Distasteful stereotyping of a health concern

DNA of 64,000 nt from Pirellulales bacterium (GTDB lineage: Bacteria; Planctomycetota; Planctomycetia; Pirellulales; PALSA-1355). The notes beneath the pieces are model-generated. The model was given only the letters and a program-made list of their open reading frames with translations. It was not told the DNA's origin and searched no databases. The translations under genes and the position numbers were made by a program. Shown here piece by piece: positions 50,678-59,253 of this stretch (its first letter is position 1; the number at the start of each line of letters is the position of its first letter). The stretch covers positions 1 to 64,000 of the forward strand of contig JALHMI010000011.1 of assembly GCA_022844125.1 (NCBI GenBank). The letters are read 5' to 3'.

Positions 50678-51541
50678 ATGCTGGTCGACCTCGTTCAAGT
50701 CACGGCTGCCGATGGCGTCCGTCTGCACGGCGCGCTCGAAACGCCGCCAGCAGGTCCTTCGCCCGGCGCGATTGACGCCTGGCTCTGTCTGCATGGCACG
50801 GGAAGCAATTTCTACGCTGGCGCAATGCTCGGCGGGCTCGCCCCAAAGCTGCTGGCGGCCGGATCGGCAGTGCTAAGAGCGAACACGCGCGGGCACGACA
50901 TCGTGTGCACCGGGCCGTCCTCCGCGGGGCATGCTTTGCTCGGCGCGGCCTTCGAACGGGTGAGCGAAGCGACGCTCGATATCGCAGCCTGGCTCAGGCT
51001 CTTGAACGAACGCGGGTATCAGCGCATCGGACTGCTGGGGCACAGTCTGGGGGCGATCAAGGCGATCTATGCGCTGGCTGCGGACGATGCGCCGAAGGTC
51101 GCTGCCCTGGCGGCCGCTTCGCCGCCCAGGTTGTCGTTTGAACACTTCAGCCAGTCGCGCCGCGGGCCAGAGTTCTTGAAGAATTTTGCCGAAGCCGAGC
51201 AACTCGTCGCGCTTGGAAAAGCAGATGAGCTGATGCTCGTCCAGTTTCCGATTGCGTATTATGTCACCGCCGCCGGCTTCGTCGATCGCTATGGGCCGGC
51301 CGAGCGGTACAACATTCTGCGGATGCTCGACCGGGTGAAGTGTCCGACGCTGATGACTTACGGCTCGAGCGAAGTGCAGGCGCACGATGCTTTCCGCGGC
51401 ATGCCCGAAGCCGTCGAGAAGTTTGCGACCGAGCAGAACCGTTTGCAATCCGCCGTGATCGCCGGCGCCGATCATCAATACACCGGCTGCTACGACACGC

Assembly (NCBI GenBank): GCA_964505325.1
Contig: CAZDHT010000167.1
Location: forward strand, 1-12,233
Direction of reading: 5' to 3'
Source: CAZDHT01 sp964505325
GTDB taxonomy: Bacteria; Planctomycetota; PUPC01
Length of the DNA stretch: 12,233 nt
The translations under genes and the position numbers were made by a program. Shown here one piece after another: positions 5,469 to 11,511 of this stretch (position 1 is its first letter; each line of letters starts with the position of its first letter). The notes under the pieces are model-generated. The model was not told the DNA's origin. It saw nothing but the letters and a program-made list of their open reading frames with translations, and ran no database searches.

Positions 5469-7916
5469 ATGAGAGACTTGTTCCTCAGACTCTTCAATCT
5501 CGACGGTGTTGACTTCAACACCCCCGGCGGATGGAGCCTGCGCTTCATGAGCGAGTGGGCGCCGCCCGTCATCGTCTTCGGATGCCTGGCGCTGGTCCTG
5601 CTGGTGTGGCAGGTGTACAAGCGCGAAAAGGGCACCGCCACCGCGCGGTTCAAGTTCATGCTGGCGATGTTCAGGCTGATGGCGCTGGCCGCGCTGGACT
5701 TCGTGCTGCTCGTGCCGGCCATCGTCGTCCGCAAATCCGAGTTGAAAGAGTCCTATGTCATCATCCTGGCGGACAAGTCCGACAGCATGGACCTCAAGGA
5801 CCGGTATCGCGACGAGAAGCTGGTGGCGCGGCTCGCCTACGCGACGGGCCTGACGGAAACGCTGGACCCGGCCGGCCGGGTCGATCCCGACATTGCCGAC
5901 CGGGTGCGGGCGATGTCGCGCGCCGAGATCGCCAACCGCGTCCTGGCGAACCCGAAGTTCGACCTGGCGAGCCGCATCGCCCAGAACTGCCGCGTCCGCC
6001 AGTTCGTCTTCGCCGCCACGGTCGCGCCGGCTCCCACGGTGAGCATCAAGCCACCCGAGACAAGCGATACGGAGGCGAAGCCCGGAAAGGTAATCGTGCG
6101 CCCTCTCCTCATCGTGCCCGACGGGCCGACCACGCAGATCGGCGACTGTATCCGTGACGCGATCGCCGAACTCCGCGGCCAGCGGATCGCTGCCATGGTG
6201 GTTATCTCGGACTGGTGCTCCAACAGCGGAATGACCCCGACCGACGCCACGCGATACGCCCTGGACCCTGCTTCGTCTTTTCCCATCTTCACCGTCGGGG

LETTERS: THE Wuhan (novel coronavirus) virus has made global headlines. We have come to understand that it is not dissimilar to the SARS virus (also a coronavirus — less easily passed but more lethal). I am primarily taking issue with the mass hysteria and proliferation of racially-tinged reactions to the news.Since the news caught fire, memes are being shared online; it’s human nature to turn to humour in times of trouble. It is entirely normal to voice out an opinion that no one asked for. We all want to be heard and feel important.However, what I find to be distasteful or rather quite disgusting is the way in which this news is being taken in Malaysia. There have been needless attacks on Chinese culture, on food traditions, a call for an overall travel ban from China (Malaysia has already imposed a ban on travellers from affected areas).Is this really the manner in which something serious is handled? By “channelling” inane biases and stereotyping a culture?In the face of a growing pandemic, how is it that racial stereotypes are suddenly acceptable? Seeing as Malaysia is a multicultural nation, I would think we would have more sensitivity, and be more rational in analysing the consequences of sharing so-called jokes, which are really attacks. What we have is a country-wide trivialisation of a health concern, without a thought for the effects, proper regard for the source, and, of course, as has become natural in these times, the sharing of fake news. It is important to reiterate here that all these reactive clicks of the keyboard seem racially charged.It is funny to notice how many people become “experts” when there is a pandemic. “Don’t eat food from China”, “Stop buying animal products”, “Time to go vegan now” — all words I have come across these past few days.The bigger problem I think is the hysteria over the virus and not the virus itself. There is an undeniable sense of déjà vu in our reaction to the Wuhan coronavirus. There was the AIDS pandemic in the 1980s, when homosexuals were targeted (a byproduct of homophobia). Then there was the SARS pandemic, a cousin of the Wuhan coronavirus. Recently, there was the H1N1 pandemic as well as the Ebola virus (where the country of origin was also attacked and stereotyped).See what I mean about how the reactions are always somewhat driven by ignorance that then manifest into fear? But back then, the likelihood of one fake news item being traversed across the world was less likely. With the advent of social media, rumours become the truth, ignorance becomes the fashion, and full-blown discrimination replaces subtle racism, although both have equally devastating effects. It is not difficult to fact-check what we’re sharing. We should be referring to credible sources, like the Ministry of Health and statements from relevant government officials and stop being a part of the problem.So, before you share that news and meme, remember the consequences.PARVEEN KAUR HARNAMKuala Lumpur The views expressed in this article are the author’s own and do not necessarily reflect those of the New Straits Times



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